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au rendez-vous des terre-neuvas

3 july 2012

Georges Simenon's 1931 Maigret novel Au Rendez-vous des Terre-Neuvas is named after a pub, which fits well with the Commissaire's investigative style. There's little that Jules Maigret can't learn about a murder during an extended night of drinking.

The murder in question comes after its victim has left what looks like a suicide note.

"N'empêche qu'il a été étranglé! Et qu'il est impossible de s'étrangler soi-même!" grommela Maigret. (42)

["Never mind that he was strangled. And that you can't strangle yourself!" grumbled Maigret.]
Even if you could strangle yourself, you would find it hard to throw yourself in the harbor after you were dead, and such is the fate of Octave Fallut, a trig fishing-boat captain who had just arrived home after the voyage from Hell. Everyone has spent the whole expedition (to the Newfoundland banks, hence the "Terre-Neuvas" of the title) at odds with everyone else. A ship's boy has gone overboard, and the catch has spoiled for want of proper salting. What went wrong?

Prime suspect Pierre Le Clinche is in jail awaiting charges, but a mutual friend has asked Maigret to follow the case (as so often, it's out of his jurisdiction), because Le Clinche is a good sort, hardly the murdering type. Like his captain, Le Clinche (the boat's telegraphist) is an orderly personality without much record of aggression; both men are in long-term engagements to marry eminently sensible women.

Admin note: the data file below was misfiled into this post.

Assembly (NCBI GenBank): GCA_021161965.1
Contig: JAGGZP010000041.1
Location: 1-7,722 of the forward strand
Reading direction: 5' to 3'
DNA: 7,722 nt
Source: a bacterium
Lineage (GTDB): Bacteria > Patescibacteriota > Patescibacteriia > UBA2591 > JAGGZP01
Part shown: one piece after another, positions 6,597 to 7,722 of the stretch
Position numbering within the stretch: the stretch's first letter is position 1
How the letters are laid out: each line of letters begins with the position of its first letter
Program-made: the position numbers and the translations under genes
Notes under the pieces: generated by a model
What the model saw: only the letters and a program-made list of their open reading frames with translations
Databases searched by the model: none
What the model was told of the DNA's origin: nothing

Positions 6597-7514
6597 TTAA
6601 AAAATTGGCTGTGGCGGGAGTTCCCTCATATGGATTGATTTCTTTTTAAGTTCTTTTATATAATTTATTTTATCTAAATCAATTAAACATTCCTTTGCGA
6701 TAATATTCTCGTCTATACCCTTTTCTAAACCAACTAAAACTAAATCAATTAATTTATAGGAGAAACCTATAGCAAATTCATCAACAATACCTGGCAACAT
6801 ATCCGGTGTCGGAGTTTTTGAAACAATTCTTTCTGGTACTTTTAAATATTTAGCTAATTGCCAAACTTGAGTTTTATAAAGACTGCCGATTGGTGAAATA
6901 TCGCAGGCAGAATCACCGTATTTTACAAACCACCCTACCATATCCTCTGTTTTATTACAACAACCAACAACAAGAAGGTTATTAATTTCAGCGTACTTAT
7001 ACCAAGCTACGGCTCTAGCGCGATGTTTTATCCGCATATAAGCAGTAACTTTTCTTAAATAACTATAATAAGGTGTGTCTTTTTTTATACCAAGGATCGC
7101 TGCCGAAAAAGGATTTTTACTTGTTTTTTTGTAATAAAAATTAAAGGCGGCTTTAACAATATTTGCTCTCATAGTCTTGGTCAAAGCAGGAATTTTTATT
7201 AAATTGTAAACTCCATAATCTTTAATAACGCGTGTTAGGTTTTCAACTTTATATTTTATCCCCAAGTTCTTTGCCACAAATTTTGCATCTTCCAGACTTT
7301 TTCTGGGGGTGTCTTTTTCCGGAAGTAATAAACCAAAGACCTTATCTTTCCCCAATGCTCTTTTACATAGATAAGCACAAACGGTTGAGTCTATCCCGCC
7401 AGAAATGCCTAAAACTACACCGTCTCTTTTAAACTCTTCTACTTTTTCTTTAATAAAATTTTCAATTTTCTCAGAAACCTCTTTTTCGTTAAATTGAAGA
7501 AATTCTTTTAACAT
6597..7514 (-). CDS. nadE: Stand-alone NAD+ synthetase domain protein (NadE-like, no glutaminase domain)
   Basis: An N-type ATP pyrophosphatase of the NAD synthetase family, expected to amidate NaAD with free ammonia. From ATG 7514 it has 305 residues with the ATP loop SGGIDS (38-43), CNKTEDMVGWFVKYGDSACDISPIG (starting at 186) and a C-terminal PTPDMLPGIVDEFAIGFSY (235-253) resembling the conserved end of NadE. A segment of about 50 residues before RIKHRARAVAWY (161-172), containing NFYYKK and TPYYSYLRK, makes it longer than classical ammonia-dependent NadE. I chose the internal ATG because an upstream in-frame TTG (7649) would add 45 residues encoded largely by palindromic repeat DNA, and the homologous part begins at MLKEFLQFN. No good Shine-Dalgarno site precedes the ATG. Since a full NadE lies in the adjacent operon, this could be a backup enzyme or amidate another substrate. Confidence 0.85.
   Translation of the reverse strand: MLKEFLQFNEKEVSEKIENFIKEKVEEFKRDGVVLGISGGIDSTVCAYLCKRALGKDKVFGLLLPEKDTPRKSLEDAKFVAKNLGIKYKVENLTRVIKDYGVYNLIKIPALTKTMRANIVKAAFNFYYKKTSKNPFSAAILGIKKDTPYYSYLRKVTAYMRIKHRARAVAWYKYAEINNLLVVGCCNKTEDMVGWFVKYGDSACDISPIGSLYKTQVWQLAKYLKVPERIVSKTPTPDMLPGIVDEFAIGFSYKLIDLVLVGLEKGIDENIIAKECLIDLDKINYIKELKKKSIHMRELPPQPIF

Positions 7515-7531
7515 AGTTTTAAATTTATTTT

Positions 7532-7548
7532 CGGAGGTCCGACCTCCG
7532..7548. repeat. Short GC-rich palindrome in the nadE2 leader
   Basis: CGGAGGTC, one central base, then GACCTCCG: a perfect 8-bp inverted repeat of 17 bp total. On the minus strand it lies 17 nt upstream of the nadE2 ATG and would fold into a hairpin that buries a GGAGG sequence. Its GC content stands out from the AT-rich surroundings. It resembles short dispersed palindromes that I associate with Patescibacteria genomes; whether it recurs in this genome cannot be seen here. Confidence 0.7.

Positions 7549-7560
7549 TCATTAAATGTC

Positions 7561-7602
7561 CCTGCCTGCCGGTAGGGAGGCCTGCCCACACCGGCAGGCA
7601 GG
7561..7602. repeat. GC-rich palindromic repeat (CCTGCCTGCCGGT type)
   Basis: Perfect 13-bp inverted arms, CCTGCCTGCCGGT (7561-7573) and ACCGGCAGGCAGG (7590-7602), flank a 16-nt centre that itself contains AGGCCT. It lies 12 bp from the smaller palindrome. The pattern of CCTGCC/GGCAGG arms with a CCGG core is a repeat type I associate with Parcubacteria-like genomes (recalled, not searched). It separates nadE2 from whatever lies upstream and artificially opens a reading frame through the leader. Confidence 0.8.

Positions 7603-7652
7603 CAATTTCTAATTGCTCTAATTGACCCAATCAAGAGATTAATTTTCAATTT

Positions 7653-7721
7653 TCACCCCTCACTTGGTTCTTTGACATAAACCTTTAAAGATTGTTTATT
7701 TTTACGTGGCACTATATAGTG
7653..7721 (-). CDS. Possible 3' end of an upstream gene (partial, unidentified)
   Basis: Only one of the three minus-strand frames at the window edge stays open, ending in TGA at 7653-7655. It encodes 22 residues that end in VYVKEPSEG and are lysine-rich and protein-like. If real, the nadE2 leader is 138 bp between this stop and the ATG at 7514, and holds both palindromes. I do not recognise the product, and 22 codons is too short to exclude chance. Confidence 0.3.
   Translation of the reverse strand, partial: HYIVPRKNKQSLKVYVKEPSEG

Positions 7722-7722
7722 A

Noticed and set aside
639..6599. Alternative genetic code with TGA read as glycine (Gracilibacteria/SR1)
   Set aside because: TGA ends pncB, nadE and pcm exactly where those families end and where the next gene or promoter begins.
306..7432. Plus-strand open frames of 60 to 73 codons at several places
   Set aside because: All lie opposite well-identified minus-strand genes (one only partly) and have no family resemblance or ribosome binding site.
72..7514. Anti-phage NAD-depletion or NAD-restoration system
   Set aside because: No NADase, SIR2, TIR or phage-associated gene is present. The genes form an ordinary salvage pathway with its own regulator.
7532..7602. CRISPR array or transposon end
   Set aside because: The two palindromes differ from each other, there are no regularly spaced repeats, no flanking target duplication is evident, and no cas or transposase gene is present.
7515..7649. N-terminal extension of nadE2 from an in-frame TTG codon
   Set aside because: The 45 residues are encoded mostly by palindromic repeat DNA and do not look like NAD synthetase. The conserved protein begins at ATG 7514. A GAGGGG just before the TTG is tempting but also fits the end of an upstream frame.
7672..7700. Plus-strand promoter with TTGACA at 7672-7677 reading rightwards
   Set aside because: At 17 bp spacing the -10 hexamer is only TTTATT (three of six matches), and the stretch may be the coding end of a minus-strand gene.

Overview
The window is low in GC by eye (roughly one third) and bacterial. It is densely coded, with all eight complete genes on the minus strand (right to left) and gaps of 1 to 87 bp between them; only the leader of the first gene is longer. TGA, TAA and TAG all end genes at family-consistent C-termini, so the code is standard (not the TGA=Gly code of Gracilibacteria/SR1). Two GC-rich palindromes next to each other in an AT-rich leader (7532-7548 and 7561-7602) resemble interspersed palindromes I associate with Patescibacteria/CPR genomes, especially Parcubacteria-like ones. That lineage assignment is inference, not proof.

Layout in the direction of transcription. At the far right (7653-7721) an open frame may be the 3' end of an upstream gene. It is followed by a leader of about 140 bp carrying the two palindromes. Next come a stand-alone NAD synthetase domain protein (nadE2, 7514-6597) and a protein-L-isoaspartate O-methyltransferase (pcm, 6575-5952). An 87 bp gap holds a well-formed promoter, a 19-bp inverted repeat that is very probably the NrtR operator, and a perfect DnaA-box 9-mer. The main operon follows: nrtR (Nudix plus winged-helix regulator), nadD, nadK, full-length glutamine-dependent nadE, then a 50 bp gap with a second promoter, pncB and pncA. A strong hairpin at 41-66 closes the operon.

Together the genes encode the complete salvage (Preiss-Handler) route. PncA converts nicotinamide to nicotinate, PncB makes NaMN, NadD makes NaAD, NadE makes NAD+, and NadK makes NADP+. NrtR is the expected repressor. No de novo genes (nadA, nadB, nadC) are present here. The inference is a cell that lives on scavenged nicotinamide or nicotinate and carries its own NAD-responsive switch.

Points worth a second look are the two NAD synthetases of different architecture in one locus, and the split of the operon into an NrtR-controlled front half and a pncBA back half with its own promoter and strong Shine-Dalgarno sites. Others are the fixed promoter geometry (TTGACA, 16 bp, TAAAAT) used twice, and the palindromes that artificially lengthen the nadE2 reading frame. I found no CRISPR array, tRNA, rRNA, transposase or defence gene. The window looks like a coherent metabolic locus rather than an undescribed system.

And that, of course, turns out to be the rub. At the heart of the ship's malaise is Adéle, a femme fatale who, while stringing along a lover ashore, has stowed away in Captain Fallut's cabin for the trip, meanwhile intent on seducing both the young telegraphist and any other officer she can hook. Simenon's attitude toward Adéle and her lovers is the most interesting element of Au Rendez-vous des Terre-Neuvas. It's tinged with his customary quasi-misogyny, to some extent. Men only go wrong in this novel when there's a woman in the case. But all three women – the two fiancées and Adéle – come across as self-possessed, independent, and goal-oriented. It's not really their fault if the men in their lives behave like petulant toddlers.

Adéle gets the best line in the book. Goading young Le Clinche almost to the point of suicide, she opines:

Moi, au fond, ce qui me dégoûte, c'est de voir que les gens qui la font à l'honnêteté ne valent pas mieux que nous … (119)

[What really gets me is watching those "upright" people who are no better than we are …]
And she has a certain point. She may taunt her pursuers unnecessarily, but she is the pursued; the men who lock horns over her are sufficient to have stood, though free to fall. And fall they do.

The whole Adéle subplot turns out to be related to the murder mystery, but not to harbor its solution. The killer doesn't even know Adéle; he's in fact the father of the ship's boy. That boy's death was no accident; he knew Adéle was hiding under the captain's bed, and paid for that knowledge with his life. Le Clinche is innocent of both murders, but guilty of covering up his captain's guilt. In the end, Maigret lets the father go. He exacted no more than a just revenge, and the menace that he poses society is minimal. As so often in the more atmospheric policiers, justice is secondary to understanding.

Simenon, Georges. Au Rendez-vous des Terre-Neuvas. 1931. Paris: Presses Pocket, 1983.